Cinisi is a small town and coastal resort located in the eastern Gulf of Castellammare, in the valley of the “Furi” stream, in north-west Sicily near Palermo.
The towns proximity to Palermo (and airport), and the presence of an attractive natural landscape with a rocky coastline, and also sandy beaches, make Cinisi a popular tourist destination. While the beaches and countryside attract the most attention be sure to also explore Cinisi itself.
Your visit to Cinisi can start from the Benedictine monastery, which has an imposing façade and two cylindrical towers that date from the 18th century and overlook the town. The rooms of the central structure, which is accessed by a double flight of stone steps, have a painted wooden ceiling (in the central room) and tufa stone vaults (in the two side rooms).
G. Etna, a scholar of Giovanni Meli (see below) and of the friary of Cinisi said that it was to the Convent of Cinisi, at that time deep in the countryside, that the Abbots of the Monastery of San Martino delle Scale “assigned the more crude friars, perhaps the children of the provincial lords who were familiar with the country. The convent was a kind of fortress, with a facade equipped with battlements against the Barbaresques".
Leaving the Convent of the Benedictines, in Piazza Vittorio Emanuele Orlando is the Mother Church of Cinisi, dedicated to “Santa Fara”, the patron saint of the town. The church dates from the mid 17th century and has a single nave, divided from the choir by an arch.
Of great artistic value in the church is the frontal choral on the main altar, attributed to 18th century artists. Also remarkable are the wooden statues of "Sant Anna" and "San Benedetto", and the painting of the Martyrdom of Santa Barbara by Filippo Randazzo (1692-1744).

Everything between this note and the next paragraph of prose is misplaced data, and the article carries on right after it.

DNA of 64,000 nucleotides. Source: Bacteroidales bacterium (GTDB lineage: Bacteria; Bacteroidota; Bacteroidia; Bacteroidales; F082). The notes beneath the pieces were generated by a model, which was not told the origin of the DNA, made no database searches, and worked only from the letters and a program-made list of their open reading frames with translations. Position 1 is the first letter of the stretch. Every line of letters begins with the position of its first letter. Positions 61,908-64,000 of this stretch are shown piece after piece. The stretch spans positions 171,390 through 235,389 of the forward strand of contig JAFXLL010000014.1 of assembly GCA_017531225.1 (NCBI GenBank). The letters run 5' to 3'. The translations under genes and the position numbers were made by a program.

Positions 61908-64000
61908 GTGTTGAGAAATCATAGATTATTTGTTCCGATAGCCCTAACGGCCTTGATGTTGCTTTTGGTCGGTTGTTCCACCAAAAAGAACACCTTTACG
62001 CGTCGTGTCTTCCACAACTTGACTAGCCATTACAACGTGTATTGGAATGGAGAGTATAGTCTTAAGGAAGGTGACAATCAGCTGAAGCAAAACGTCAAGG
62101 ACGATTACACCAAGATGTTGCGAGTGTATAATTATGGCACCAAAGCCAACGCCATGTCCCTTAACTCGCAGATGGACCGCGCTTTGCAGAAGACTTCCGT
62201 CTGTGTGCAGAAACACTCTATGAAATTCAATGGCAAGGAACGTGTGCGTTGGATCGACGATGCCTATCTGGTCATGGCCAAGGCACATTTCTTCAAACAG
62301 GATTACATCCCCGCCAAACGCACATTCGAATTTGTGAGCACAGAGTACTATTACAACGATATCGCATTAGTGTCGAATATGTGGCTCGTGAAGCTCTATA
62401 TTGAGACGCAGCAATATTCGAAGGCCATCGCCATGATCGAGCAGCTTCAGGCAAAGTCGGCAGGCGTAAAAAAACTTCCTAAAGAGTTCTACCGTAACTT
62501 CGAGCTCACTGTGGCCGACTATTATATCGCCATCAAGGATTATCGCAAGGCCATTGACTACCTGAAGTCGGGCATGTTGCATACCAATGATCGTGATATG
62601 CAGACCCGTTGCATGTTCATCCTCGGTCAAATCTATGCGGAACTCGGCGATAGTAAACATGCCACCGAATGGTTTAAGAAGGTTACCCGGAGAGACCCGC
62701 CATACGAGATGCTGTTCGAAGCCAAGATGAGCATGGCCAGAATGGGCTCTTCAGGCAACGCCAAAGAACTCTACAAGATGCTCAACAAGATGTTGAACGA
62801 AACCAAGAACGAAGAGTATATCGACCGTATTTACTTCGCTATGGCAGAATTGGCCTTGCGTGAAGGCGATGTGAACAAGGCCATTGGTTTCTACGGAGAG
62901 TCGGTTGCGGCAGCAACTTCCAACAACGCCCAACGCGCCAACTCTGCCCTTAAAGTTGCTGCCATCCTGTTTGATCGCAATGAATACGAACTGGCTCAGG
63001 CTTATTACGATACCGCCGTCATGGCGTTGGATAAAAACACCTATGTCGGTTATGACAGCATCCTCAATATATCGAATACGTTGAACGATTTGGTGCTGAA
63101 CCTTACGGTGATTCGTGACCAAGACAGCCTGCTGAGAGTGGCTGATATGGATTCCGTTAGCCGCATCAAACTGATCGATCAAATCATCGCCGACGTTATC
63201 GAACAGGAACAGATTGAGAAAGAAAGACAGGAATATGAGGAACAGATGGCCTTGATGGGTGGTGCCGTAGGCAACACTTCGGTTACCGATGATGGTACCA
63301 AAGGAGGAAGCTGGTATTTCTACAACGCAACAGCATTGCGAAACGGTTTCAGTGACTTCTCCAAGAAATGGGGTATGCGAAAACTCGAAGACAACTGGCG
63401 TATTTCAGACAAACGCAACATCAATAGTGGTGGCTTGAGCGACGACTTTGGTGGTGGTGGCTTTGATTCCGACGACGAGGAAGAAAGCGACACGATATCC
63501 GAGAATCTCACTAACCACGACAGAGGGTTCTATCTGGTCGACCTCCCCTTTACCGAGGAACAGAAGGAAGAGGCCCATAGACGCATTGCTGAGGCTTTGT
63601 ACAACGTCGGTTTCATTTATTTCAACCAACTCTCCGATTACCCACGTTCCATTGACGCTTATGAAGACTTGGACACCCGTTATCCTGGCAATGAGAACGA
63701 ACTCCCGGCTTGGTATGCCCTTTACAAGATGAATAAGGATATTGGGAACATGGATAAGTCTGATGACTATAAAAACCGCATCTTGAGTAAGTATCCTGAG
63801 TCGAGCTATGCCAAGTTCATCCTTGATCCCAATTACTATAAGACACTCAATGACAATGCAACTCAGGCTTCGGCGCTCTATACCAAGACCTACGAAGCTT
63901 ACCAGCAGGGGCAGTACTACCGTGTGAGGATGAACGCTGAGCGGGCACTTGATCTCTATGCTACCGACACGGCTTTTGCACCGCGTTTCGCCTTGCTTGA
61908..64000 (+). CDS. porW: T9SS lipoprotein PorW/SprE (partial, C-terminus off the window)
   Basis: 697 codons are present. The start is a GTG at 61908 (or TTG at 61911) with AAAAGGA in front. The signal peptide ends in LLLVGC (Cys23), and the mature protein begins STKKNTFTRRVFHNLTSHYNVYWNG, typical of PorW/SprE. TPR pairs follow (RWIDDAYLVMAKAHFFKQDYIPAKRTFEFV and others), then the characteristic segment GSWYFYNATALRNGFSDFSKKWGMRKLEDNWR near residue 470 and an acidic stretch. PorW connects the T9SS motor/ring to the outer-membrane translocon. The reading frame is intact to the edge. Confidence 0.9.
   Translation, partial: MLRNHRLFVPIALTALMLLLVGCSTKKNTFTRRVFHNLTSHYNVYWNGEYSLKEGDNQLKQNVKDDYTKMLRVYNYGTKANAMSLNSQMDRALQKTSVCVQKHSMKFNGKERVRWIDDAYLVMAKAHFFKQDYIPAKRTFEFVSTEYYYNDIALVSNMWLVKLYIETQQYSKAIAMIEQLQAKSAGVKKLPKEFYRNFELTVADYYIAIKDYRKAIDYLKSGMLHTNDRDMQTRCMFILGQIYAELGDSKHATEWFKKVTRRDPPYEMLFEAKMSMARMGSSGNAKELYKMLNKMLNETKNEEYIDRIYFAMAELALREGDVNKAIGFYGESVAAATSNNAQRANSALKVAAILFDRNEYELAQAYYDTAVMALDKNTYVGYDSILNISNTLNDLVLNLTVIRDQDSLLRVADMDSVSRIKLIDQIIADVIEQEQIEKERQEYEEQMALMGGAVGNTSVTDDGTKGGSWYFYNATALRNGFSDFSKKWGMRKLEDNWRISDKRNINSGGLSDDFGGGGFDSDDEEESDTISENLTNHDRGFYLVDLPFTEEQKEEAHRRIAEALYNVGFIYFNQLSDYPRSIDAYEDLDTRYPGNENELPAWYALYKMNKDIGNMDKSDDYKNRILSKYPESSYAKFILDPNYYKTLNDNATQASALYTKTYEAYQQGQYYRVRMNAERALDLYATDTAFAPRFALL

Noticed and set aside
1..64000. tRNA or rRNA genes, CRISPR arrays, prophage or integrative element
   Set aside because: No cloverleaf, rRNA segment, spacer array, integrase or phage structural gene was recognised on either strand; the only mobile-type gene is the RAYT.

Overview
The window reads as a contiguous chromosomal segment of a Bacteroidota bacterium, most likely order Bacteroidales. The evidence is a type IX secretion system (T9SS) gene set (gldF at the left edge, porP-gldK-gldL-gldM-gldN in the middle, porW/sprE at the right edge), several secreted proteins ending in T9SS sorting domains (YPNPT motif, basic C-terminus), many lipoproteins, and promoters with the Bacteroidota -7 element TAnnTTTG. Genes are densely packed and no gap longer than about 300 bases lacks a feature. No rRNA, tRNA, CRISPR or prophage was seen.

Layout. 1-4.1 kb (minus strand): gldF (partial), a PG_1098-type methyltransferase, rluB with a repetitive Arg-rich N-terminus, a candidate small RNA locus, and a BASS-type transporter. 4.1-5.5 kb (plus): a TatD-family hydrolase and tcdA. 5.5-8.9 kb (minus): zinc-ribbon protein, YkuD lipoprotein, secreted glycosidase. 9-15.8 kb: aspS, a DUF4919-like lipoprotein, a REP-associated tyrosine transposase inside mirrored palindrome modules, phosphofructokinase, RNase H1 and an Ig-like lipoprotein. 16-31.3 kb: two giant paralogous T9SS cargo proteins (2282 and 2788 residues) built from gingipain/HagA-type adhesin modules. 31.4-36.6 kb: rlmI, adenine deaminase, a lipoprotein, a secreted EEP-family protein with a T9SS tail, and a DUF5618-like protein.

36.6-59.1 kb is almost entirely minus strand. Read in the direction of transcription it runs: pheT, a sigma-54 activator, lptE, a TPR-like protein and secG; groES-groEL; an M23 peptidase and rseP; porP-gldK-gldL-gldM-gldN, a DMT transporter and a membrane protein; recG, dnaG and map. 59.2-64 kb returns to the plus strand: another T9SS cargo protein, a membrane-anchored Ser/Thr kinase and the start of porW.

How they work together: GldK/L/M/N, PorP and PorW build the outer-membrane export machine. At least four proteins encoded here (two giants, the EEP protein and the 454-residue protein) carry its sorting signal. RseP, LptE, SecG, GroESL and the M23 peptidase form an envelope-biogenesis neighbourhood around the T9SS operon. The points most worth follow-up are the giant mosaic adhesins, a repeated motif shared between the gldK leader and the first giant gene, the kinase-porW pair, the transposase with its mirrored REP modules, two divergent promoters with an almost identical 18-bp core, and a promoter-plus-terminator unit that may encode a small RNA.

At the Mother Church you can also visit the crypts, a necropolis dating from the 18th century, in which crucifixes, gold and silver coins, and bronze medals were found.
In addition to the Mother Church, another religious building of interest in Cinisi is the Church of the Holy Souls.
Built in the early 19th century it is characterized by a wooden altar and two paintings attributed to the school of "Zoppo di Gangi" (1550-1630), "The Nativity" and "Marriage of St. Catherine", which were brought here from the church of the Benedictine Monastery of St. Catherine.
Near the church of the "Holy Souls" is the house of Giovanni Meli, a native of Palermo (1740-1815), but considered a citizen of Cinisi - he worked as a doctor for five years in Cinisi. Meli later moved to Palermo where he was professor of chemistry at the local University.
G. Meli studied the life and customs of the people of Sicily, and carfeully collected proverbs and slang expressions. Meli was also a talented poet, and with a typical Arcadian taste he described the spectacles of nature and ancient country traditions.
For antique lovers, we recommend a visit to the Mignosi Museum, which also contains some models of period old cars.
The importance of the maritime area at Cinisi has deep-seated historical roots. From the 15th century, three watch towers were built because of possible enemy attacks and to protect the nearby tunny nets.
For beach lovers visiting Cinisi, near the Torre Molinazzo there is a sandy beach called Magaggiari. This coastal area not far from Palermo also provides various nature trails. Between Monte Pecoraro and Mount Anello there are woods of holm oak and of ash.
These ash trees were once exploited for the extraction of the famous "manna," which had, according to tradition, special medicinal properties as a purgative and a laxative, and it was indicated in cases of indigestion.
Each May in Cinisi there is a Ricotta Festival, with the tasting of typical local products. Cinisi is an important town for the cultivation of olive trees and others such as carob, almonds, walnuts, apricots and peaches, and dairy products such as cheese are also of great local importance.